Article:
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Persistent Dyspnea Despite Maximal Medical Therapy in COPD

Reviewed By Allergy, Immunology & Inflammation Assembly

Submitted by

Brian P. Mieczkowski, DO


Division of Pulmonary, Allergy, Critical Care and Sleep Medicine

The Ohio State University Medical Center

Columbus, Ohio

Michael E. Ezzie, MD

Assistant Professor of Internal Medicine

Division of Pulmonary, Allergy, Critical Care and Sleep Medicine

The Ohio State University Medical Center

Columbus, Ohio

Submit your comments to the author(s).


A 64-year-old woman with a history of smoking presented with progressive shortness of breath with exertion. The patient smoked one to two packs of cigarettes per day for forty-two years and quit smoking one year ago. She had increasing dyspnea on exertion over the past few years that accelerated over the last year. She reported she could now only walk short distances before sitting down to catch her breath. Her family doctor started her on bronchodilators a few years ago. She had improvement at the time, but now feels very limited. She had several episodes of increased dyspnea, wheezing, and productive cough over the past two years. These exacerbations were treated as an outpatient with oral corticosteroids and antibiotics. Two years ago, she participated in a four week course of pulmonary rehab which resulted in improvement in her dyspnea. She denied chest pain or palpitations with breathing symptoms. She reported no shortness of breath at rest, except when talking for more than a few minutes. She had no emergency department visits and had not required mechanical ventilator support for breathing. She had no nocturnal symptoms of wheezing or shortness of breath, but did have occasional wheezing during the day along with a dry cough. The patient was interested in discussing additional therapies for her lung disease.

Her past medical history was significant for smoking, depression, arthritis, hypertension, hyperlipidemia, and squamous cell carcinoma of the skin on the leg that was removed.

Her current medications included amlodipine, sertraline, aspirin, tiotropium, albuterol, salmeterol/fluticasone, and simvastatin.

The patient reported that her father had chronic obstructive pulmonary disease (COPD). There was no other family history of lung disease.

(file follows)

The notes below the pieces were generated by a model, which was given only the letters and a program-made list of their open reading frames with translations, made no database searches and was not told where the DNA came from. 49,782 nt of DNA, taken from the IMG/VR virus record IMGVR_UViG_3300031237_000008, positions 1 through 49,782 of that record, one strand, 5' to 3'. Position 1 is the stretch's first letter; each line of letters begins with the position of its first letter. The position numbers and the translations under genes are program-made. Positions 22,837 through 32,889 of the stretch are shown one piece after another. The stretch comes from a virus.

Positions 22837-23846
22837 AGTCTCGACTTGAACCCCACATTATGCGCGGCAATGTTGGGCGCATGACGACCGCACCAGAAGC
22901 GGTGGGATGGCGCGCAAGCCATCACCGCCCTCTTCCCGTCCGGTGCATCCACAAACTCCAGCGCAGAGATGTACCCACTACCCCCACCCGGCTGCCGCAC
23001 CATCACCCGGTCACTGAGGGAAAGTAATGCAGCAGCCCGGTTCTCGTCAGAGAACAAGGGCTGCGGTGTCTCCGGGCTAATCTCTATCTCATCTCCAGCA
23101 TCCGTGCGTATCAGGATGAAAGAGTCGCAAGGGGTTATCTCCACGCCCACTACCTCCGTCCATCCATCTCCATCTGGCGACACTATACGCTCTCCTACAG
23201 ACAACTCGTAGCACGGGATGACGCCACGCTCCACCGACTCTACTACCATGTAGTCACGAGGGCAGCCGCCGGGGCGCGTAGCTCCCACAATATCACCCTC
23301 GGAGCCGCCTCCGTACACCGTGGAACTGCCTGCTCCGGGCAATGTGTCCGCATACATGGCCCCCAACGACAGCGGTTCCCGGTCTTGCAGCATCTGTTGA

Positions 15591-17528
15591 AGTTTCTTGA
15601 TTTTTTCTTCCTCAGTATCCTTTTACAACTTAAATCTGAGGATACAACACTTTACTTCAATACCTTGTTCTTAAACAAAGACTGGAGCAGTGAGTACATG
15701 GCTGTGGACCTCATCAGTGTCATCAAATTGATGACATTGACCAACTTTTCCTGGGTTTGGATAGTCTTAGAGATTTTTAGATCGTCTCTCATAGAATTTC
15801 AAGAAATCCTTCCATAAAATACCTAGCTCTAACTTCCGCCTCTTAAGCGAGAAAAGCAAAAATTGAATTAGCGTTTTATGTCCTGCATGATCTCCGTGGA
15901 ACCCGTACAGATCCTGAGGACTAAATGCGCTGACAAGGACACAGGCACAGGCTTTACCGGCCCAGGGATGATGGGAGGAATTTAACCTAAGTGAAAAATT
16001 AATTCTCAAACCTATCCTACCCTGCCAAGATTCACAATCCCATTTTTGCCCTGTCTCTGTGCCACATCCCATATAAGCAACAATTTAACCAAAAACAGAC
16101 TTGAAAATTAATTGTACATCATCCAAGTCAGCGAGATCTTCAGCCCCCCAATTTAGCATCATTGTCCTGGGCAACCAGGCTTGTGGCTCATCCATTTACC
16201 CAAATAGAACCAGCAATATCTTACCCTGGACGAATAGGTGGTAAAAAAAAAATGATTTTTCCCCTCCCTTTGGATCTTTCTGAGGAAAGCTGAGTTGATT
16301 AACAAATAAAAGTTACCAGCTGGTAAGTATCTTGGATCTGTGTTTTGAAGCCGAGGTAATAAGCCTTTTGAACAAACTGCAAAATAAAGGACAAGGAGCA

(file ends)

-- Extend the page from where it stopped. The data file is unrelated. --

The patient had been married for forty-five years and had two children. She was a former smoker of one to two packs per day for forty-two years. She denied alcohol or drug use. She reported no significant occupational exposures.

A review of systems was pertinent for fatigue and occasional heartburn.

Physical Exam

On examination, the patient’s weight was 118 pounds with a body mass index (BMI) of 20.3. Her blood pressure was 120/70 mmHg with a pulse of 96 beats per minute. Her oxygen saturation was 91% breathing ambient air. Her general appearance was thin, and notable for a pleasant female who was alert and oriented in no acute distress.Her oropharynx was clear without exudate and neck exam revealed no lymphadenopathy. Her lung exam had diminished breath sounds bilaterally with comfortable respirations and an appreciably long expiratory phase. No wheezes, rhonchi or rales were noted. Cardiac exam was normal rate with a regular rhythm. Abdomen was thin, soft and nontender and extremities showed no evidence of clubbing or edema.

Diagnostic studies

Pulmonary Function Tests:

Forced Expiratory Volume in one second (FEV1): 0.84 L (34% predicted)
Forced Vital Capacity (FVC): 2.46 L (56% predicted)
FEV1/FVC: 0.34
Total lung capacity (TLC): 138% of predicted
Residual volume (RV): 227% of predicted
Diffusing Capacity of Carbon Monoxide (DLCO): 31% of predicted

6-minute walk distance: She walked 900 feet and desaturated to 91%.            

Cardiopulmonary exercise testing: Her power output was 20 watts.

Arterial blood gas: Baseline measurement of pCO2 was 37 and pO2 was 72. The carboxyhemoglobin level was 0.


Figure 1.1: Posterior-Anterior and Lateral Chest Radiograph - Demonstrating hyperinflated lungs with emphysema

Figure 1.2: High Resolution Computed Tomography (CT) of the Chest - Demonstrating severe changes of upper lobe predominant pulmonary emphysema.

Figure 1.3: Lung Perfusion Scan – Demonstrating her right upper lobe with 3.6% of total perfusion, her left upper lobe with 5% of total perfusion, her right middle lobe 13.6% of the total, her right lower lobe 26.3% of the total, and her left lower lobe 25.8% with left middle area 25.7%.

Question 1

Based on our current understanding of gender differences in COPD, which of the following might be expected in this female patient compared to a male with an equivalent degree of airflow obstruction?


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